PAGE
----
Irregular adverbs

In most cases, to create an adverb we simply add -ly to the adjective. Quick becomes quickly, slow becomes slowly, etc.

Some adverbs, however, are irregular. Here’s a list of common irregular adverbs in English.

Irregular adverbs
Most adverbs are formed by adding -ly to an adjective (e.g. slow ⇒ slowly). Here is a list of irregular adverbs, i.e. adverbs which do not follow the normal rule.
Adjective Adverb
good well
fast fast
hard hard
late late
early early
daily daily
straight straight
wrong wrong, wrongly

Here are some example sentences:

  • He drives too fast. He drives too fastly.
  • He speaks good English. /  He speaks English well. He speaks English good.
  • My mother always worked hard. My mother always worked hardly.
  • They arrived late for the party. They arrived lately for the party.


  1. Anonymous - September 21, 2015, 3:12 pm Reply

    I found this very helpful
    Thank you

  2. bahodir - September 25, 2015, 1:49 pm Reply

    useful for me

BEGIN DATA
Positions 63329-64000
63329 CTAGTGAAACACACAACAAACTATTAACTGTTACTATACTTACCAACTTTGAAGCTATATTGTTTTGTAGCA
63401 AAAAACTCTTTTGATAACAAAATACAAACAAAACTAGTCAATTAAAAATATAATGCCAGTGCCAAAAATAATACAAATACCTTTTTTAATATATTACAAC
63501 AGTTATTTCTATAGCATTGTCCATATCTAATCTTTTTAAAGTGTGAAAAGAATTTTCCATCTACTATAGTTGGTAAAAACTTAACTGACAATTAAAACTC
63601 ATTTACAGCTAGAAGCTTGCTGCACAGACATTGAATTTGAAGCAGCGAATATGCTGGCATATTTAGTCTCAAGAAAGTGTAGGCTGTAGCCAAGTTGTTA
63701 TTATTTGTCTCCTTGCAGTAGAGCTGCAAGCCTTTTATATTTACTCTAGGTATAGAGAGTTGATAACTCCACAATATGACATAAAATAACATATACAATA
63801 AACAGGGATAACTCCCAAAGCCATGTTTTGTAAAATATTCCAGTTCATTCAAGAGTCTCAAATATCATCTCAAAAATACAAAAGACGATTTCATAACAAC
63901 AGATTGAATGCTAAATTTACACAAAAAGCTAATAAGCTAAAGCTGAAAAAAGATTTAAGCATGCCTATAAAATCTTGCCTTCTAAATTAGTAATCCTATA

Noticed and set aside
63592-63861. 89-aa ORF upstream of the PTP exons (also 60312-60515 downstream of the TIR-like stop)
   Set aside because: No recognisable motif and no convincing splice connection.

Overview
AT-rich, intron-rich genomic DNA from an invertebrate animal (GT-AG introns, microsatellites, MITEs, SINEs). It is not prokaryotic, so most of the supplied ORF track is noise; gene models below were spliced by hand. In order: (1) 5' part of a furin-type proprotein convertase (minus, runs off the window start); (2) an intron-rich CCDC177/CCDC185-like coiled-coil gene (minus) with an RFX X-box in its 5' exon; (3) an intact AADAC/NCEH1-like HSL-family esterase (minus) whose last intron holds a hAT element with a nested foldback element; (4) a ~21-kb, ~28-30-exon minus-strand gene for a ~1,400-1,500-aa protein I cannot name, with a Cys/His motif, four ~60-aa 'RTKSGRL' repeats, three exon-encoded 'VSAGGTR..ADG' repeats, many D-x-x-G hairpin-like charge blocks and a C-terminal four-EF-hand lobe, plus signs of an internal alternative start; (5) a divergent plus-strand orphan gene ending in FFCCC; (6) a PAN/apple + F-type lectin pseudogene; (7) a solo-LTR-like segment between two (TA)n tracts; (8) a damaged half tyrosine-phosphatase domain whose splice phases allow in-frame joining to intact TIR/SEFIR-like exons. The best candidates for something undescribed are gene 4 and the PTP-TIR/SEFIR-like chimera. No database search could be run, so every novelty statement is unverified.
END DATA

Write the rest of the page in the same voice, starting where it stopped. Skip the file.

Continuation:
3. Iloveengland - October 14, 2015, 10:40 pm Reply

    What about “lately”? I’ve seen that word many times…

    • Stuart Cook - October 15, 2015, 1:21 pm Reply

      Yes, lately is an adverb, but it doesn’t correspond to the adjective late; it means recently:

      I haven’t seen him lately.
      I haven’t seen him recently.

      • Anonymous - November 8, 2015, 6:44 pm Reply

        what is the adverb for sooner and later

Leave a Reply

Your email address will not be published.

You may use these HTML tags and attributes: <a href="" title=""> <abbr title=""> <acronym title=""> <b> <blockquote cite=""> <cite> <code> <del datetime=""> <em> <i> <q cite=""> <s> <strike> <strong>